How often do you get to go into a museum with no-one else in it? We were rather thrilled to fossil record onwards. The three storey structure is very architecturally appealing, partially constructed of wood, marble and onyx. It’s open every day during the summer season and even during the winter season only closes on Sundays. There’s some (limited) parking, and it’s an easy amble from the museum to all the Agia Napa gaudy craziness or to the surprisingly pleasant marina.
Inside, the first floor houses the earliest exhibits, with some really quite sizeable examples of Cretaceous staples like ammonites and trilobites. The gift shop and open air cafeteria and amphitheatre are on this level too.
As you head downwards, you can’t miss the spectacular replica of a 400 BC ship, the Kyrenia II. A particularly funky feature is a glass floor that visitors can walk on, with a reconstruction of everything that could be seen on the sea bed from the ship wreck underneath. It’s immersive and creative, and a great way of conveying history to kids. There’s a wealth of other many-millennia old seafaring items on the ground floor too.
Hidden away on the lowest level, the endearingly named “semi-basement floor”, is the Tornaritis-Pierides Marine Life Museum. It’s jam-packed with preserved and stuffed specimens, from large sharks, seals and turtles all the way down to sponges and shells. My girls were swiftly reassured that all the taxidermy was from animals that died of natural causes.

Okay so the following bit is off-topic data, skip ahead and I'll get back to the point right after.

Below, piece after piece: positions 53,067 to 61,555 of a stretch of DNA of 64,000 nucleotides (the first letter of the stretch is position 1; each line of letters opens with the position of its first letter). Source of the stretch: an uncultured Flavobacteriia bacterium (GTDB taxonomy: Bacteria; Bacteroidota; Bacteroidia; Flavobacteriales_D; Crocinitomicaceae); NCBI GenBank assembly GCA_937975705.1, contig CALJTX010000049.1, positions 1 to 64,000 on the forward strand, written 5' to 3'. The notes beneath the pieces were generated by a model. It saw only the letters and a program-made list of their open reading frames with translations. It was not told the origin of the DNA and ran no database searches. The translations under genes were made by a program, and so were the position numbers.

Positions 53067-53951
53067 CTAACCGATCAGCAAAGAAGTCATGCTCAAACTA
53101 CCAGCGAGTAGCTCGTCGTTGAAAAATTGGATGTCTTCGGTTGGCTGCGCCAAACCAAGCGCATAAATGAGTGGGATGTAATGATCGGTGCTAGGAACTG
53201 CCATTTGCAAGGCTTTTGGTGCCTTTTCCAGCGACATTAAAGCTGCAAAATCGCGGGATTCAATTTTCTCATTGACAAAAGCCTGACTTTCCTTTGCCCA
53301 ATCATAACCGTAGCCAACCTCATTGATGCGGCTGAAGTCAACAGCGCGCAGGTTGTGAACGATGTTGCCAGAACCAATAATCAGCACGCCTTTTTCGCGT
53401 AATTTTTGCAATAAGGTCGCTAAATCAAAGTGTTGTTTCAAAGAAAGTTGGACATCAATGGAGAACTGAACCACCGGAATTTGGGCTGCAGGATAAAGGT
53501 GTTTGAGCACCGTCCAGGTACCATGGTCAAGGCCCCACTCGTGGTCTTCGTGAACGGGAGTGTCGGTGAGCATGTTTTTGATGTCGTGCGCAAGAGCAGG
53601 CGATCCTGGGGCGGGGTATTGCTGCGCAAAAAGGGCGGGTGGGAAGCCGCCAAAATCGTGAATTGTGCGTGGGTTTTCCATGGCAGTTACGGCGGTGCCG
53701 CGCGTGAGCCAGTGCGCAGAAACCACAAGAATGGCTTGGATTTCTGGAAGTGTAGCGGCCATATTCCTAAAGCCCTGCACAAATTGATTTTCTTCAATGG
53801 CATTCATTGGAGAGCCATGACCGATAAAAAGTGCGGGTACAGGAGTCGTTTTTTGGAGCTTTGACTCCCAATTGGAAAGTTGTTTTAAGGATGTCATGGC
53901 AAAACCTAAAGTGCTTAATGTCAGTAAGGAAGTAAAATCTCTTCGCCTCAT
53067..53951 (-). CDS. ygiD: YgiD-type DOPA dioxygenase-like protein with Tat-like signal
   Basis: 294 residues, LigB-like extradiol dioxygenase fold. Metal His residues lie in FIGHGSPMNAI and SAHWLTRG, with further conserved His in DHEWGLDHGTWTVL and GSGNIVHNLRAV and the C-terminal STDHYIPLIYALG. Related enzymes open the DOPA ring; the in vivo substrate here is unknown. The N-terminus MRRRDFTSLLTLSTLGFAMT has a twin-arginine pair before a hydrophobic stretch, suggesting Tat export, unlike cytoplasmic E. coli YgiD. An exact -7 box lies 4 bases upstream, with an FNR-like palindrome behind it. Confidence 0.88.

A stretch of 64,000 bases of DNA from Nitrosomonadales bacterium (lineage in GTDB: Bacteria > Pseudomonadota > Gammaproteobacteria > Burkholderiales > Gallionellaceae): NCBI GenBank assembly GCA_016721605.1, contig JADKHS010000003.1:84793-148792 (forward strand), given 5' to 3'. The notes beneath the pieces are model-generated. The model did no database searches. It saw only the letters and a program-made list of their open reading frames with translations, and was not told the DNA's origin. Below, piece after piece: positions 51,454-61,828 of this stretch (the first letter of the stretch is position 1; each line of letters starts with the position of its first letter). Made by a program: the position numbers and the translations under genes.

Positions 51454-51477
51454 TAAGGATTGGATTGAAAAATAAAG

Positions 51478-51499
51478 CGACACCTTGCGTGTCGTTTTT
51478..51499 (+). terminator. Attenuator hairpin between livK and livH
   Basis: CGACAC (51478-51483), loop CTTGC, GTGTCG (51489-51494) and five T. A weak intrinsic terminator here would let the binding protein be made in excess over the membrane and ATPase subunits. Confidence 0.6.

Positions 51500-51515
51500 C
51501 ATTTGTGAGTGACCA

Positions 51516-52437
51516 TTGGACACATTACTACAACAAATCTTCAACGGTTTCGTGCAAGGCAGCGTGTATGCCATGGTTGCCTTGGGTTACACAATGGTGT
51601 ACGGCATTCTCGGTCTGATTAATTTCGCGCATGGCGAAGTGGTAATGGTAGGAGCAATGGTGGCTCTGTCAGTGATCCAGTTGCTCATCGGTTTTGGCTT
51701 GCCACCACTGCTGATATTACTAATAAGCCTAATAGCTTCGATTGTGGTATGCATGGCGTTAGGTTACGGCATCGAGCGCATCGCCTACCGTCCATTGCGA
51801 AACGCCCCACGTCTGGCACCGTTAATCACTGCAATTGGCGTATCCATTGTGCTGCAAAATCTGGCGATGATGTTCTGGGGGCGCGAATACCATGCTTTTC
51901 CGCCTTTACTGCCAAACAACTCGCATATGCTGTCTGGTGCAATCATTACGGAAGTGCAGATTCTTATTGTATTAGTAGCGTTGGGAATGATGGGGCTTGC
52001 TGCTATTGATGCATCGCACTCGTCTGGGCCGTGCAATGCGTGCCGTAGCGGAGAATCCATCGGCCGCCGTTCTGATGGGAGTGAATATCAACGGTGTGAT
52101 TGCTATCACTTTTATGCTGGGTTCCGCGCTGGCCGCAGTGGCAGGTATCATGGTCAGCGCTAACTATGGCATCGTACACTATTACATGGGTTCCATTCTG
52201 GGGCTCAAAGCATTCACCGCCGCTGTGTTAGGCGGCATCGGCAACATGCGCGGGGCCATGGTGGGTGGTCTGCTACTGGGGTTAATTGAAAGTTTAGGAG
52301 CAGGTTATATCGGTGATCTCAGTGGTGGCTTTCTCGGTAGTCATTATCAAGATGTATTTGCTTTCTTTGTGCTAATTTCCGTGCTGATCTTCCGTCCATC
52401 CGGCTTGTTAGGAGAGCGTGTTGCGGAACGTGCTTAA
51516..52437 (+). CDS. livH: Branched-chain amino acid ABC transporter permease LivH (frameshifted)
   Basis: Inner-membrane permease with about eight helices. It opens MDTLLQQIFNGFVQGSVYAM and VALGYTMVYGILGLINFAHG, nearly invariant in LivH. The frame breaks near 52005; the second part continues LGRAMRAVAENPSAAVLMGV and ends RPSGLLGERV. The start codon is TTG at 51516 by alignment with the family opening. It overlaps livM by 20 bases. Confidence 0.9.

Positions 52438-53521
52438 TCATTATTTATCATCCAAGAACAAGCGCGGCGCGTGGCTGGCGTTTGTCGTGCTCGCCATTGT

They’ve reconstructed some long extinct beasts near the ship replica, too – pygmy elephants and hippos. I was staggered to discover that these animals roamed freely all over Cyprus at one point, and there is something rather moving about the assemblage of all the creatures that have called Cyprus and the sea around it home over millions of years.
This compact attraction is a welcome dose of fun facts and local culture in what’s primarily known as a clubber’s paradise. After elbowing and barging my way around Life and Death in Pompeii and Herculaneum at the British Museum this week, the solitude of the Thalassa Museum was an especially happy memory.